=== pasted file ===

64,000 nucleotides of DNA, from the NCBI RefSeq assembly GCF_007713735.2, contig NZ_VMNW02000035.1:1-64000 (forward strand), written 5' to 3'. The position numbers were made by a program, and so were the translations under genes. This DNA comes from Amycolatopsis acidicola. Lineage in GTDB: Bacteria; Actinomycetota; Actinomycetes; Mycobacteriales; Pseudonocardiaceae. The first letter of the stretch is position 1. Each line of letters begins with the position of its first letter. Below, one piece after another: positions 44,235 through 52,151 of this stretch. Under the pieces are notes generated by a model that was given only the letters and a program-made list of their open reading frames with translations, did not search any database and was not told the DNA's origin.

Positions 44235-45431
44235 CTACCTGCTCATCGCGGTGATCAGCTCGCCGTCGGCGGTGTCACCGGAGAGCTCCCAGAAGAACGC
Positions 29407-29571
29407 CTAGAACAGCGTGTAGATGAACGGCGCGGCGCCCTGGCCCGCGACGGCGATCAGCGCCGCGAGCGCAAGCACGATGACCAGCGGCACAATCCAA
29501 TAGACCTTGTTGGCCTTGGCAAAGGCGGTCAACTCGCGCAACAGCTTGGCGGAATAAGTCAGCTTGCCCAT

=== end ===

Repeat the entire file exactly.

64,000 nucleotides of DNA, from the NCBI RefSeq assembly GCF_007713735.2, contig NZ_VMNW02000035.1:1-64000 (forward strand), written 5' to 3'. The position numbers were made by a program, and so were the translations under genes. This DNA comes from Amycolatopsis acidicola. Lineage in GTDB: Bacteria; Actinomycetota; Actinomycetes; Mycobacteriales; Pseudonocardiaceae. The first letter of the stretch is position 1. Each line of letters begins with the position of its first letter. Below, one piece after another: positions 44,235 through 52,151 of this stretch. Under the pieces are notes generated by a model that was given only the letters and a program-made list of their open reading frames with translations, did not search any database and was not told the DNA's origin.

Positions 44235-45431
44235 CTACCTGCTCATCGCGGTGATCAGCTCGCCGTCGGCGGTGTCACCGGAGAGCTCCCAGAAGAACGC
Positions 29407-29571
29407 CTAGAACAGCGTGTAGATGAACGGCGCGGCGCCCTGGCCCGCGACGGCGATCAGCGCCGCGAGCGCAAGCACGATGACCAGCGGCACAATCCAA
29501 TAGACCTTGTTGGCCTTGGCAAAGGCGGTCAACTCGCGCAACAGCTTGGCGGAATAAGTCAGCTTGCCCAT